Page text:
May 5, 2011 NASA's Spitzer Space Telescope has detected the crossing of a solid planet in front of a star located at only 42 light-years in the constellation Cancer. Thanks to this detection, astronomers know that this "super-Earth" measures 2.1 times the size of our Earth. This is the smallest exoplanet detected in the neighborhood of our Sun.
The discovery is based on data acquired by the Spitzer spacecraft last January. The data allowed astronomers to detect the "transit" of the planet, i.e. the tiny decrease of the star's brightness occurring when the planet passes in front of it.
"So far, the exquisite capabilities of Spitzer have been extensively used to study known transiting exoplanets, all of them being giant planets similar to Jupiter or Neptune. For the first time, Spitzer is used to detect the transit of a super-Earth, a solid planet not much larger than our own Earth," says Michaël Gillon from University of Liège (Belgium), the leader of the team that made this detection. "Thanks to the high-precision of Spitzer, we now know the nature of this planet, and, interestingly, it is very different from all the planets of our solar System."
The planet name is 55 Cancri e. With 8 times the mass of the Earth, for a size 2.1 larger, it is simply too big to be purely rocky, meaning that it must have a significant fraction of ice, the favored composition being a massive shell of water ice on top of a rocky nucleus. "We could call this planet a 'naked Neptune', as it is very similar to Neptune except that it has no gazeous envelope of hydrogen above its ice shell," says Brice-Olivier Demory from the Massachusets Institute of Technology (MIT), the first author of the paper describing the discovery. "But the analogy with Neptune stops here: 55 Cancri e is more than 1900 times closer to its star than Neptune to the Sun. At such a short distance, the planet is literally baked by the intense stellar radiation."
The host star itself has a particularity that makes this planet very interesting for astronomers. It is not a dim star that can only be seen with a telescope, but a very bright star of the solar neighborhood (42 light-years), visible even for the human eye. "The brightness of the host star will make possible the first throrough characterization of a solid planet orbiting a star similar to our Sun," says Gillon. "If this planet has an atmosphere, we will be able to study it details, unlike the other solid planets found so far around farer and dimmer stars."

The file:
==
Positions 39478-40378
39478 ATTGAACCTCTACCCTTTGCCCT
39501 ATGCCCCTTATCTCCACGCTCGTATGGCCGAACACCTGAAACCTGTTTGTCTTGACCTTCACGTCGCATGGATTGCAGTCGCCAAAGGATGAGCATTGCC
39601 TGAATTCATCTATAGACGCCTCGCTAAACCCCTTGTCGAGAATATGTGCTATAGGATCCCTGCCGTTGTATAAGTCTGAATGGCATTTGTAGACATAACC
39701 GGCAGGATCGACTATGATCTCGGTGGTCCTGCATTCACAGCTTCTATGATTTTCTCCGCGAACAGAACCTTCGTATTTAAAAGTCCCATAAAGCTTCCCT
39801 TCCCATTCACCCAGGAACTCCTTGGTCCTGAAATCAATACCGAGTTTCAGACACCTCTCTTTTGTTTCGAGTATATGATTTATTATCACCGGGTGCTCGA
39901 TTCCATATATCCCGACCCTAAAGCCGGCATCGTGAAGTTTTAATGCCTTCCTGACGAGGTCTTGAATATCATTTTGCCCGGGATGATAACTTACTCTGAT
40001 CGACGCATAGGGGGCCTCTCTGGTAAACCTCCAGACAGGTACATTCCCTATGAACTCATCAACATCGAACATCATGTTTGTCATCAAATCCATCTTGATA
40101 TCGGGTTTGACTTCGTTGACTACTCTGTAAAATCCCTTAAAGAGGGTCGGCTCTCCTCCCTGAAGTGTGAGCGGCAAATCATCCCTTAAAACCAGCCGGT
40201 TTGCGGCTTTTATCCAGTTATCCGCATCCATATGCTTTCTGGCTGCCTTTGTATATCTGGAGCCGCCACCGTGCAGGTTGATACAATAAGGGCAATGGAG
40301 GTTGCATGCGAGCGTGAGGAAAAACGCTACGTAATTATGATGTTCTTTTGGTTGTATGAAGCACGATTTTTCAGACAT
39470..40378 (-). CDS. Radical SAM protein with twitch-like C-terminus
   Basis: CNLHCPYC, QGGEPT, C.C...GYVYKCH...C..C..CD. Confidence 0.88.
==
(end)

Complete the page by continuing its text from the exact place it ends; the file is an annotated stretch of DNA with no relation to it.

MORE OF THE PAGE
Interestingly, the study of the atmosphere of 55 Cancri e has maybe already begun. Indeed, another team of astronomers indepently announced April 29, the detection of the transits of the same planet with another space telescope, MOST. This team observed at a different wavelength than Spitzer, and their measured planet radius is 1.3 times smaller. "A possible explanation for this discrepancy would be the presence of a huge molecular enveloppe outgassed by the planet, making the planet appear larger for Spitzer," says Demory. "Only new measurements will tell us."
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- B.-O. Demory, M. Gillon, D. Deming, D. Valencia, S. Seager, B. Benneke, C. Lovis, P. Cubillos, J. Harrington, K. B. Stevenson, M. Mayor, F. Pepe, D. Queloz, D. Segransan, S. Udry. Detection of a transit of the super-Earth 55 Cnc e with Warm Spitzer. Astronomy & Astrophysics, 2011; (submitted) [link]
- Joshua N. Winn, Jaymie M. Matthews, Rebekah I. Dawson, Daniel Fabrycky, Matthew J. Holman, Thomas Kallinger, Rainer Kuschnig, Dimitar Sasselov, Diana Dragomir, David B. Guenther, Anthony F.J. Moffat, Jason F. Rowe, Slavek Rucinski, Werner W. Weiss. A Super-Earth Transiting a Naked-Eye Star. Astrophysical Journal Letters, 2011; (submitted) [link]
Note: If no author is given, the source is cited instead.